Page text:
By Charles Sercombe
Here’s more proof that Hamtramck’s Bengali community is a major voting bloc.
The federal government is now requiring the city to print all election material, including ballots and candidate nominating petitions, in the Bangladeshi language as well as in English.
That’s because, according to the U.S. Census, the Bangladeshi community is sizeable enough to warrant separate ballots. The agency said it used a variety of data to determine this mandate, but just what exactly the decision was based on was not immediately known.
Hamtramck is not alone in being ordered to print separate ballots. Some 248 voting districts across the country have been told to print up separate ballots for their dominant ethnic group.
City Clerk Ed Norris said the mandate will mean an additional cost to the city, but he did not know how much more elections will now run.
He said there is not enough time to ready ballots for the Bengali community for the Nov. 8 General Election. The next election after the November election is the Republican Primary on Feb. 28.
Norris said he’s not sure if the additional ballots will be ready by then, either.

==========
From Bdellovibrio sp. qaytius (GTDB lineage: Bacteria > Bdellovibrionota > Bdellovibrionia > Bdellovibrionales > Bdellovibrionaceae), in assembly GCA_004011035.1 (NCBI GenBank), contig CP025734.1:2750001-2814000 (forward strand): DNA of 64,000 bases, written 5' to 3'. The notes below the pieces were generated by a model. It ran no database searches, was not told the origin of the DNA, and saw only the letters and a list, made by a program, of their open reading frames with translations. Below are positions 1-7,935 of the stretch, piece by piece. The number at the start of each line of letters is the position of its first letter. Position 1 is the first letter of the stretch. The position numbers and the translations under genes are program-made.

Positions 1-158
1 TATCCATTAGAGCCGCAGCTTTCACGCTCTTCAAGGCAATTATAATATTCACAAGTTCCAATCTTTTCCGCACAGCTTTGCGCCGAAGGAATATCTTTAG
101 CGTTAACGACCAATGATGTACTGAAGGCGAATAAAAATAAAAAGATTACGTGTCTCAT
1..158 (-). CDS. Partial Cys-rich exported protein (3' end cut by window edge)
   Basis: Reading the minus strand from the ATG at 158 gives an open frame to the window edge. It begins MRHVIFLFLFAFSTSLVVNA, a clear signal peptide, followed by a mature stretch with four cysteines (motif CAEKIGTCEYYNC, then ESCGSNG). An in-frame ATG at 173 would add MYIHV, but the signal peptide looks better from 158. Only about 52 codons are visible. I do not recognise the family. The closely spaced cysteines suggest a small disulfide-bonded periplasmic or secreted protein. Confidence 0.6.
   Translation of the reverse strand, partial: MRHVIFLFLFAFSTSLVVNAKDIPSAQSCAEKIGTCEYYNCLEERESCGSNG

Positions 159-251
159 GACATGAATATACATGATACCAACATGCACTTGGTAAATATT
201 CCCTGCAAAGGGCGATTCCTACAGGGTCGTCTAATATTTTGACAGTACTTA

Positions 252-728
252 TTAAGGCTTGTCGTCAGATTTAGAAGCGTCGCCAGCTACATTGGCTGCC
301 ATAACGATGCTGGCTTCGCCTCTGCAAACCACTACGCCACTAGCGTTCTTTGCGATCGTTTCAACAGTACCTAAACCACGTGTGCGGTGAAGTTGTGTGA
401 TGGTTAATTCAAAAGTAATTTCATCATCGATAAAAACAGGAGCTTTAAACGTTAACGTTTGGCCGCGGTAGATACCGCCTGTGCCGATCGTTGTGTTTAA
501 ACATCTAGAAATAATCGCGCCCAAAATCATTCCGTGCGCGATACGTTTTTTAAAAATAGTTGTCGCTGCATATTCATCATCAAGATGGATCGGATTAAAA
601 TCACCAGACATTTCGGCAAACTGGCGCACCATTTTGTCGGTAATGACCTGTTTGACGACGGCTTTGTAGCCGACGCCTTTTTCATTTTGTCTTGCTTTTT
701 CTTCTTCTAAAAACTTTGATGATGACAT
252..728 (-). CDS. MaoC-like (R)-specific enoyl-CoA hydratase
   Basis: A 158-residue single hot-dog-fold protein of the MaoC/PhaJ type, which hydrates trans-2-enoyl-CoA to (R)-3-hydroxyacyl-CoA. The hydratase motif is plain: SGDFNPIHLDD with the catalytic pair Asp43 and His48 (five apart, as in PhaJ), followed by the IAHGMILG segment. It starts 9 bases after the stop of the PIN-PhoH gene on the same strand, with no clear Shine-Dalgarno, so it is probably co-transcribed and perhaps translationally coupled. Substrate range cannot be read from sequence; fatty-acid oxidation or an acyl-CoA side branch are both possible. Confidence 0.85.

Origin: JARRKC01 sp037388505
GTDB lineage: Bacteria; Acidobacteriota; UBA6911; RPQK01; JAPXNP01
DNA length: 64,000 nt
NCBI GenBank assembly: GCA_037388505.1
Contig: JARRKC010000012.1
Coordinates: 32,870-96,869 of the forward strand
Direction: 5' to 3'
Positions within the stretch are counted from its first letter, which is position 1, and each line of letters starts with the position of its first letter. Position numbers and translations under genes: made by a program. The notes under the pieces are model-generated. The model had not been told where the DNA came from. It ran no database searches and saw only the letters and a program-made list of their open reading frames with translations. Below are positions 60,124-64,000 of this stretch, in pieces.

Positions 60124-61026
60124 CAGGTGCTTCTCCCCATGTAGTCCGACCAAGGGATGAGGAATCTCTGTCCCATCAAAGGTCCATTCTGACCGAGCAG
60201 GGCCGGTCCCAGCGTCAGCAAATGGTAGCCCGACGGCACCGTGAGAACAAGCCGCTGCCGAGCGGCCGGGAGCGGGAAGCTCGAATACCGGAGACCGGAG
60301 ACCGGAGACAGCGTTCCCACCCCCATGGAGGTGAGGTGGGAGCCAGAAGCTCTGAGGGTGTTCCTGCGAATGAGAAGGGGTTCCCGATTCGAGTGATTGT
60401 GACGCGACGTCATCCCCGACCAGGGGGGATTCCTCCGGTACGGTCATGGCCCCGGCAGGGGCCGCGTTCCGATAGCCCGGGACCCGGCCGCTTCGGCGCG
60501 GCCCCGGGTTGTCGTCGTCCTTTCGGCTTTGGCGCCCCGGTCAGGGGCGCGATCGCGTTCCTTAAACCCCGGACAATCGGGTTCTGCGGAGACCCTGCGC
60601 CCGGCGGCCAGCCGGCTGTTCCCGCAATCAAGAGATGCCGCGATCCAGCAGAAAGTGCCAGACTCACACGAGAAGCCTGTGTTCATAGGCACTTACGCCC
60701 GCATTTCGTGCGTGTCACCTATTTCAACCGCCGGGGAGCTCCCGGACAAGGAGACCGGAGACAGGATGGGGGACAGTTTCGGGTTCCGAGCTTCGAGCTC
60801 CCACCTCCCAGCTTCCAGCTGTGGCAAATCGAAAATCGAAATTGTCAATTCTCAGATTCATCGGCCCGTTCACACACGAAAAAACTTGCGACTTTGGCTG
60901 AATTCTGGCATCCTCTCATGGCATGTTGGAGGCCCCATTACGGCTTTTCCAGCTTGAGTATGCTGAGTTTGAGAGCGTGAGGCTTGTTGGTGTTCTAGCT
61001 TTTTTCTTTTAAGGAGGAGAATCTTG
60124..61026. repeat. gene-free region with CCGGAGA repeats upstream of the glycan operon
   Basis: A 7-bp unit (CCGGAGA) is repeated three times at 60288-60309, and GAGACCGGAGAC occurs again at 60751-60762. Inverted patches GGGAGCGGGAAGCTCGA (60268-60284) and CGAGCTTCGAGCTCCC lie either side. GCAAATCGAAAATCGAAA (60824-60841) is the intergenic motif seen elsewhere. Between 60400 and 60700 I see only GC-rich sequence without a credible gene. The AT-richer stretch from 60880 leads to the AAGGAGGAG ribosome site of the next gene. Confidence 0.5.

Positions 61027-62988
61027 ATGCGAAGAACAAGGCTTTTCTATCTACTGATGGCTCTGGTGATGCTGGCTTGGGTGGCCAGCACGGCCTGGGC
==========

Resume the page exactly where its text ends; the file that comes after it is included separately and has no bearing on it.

“We’re going to try to comply the best we can, as soon as we can,” he said.
Part of the problem in getting ballots ready is finding both a reliable translation service, and a printer that has the proper font for the Bangla language. Another issue to figure out is who is responsible for preparing and paying for the separate ballots when elections are under the jurisdiction of the county or state.
Not all elections are solely city elections. Norris said trying to coordinate this mandate with county and state officials is another hurdle to jump.
In the online social network site Facebook, there has been criticism of this mandate. There are some who believe that if you are a citizen and are eligible to vote, you should be able to understand the English language.
But the Voting Rights Act of 2006 mandates special language ballots for there is a significant ethnic presence in a community.
Norris said that there is no appeal option to challenge the mandate. Norris added that the city has already provided some election material in Polish, Arabic and Bangla.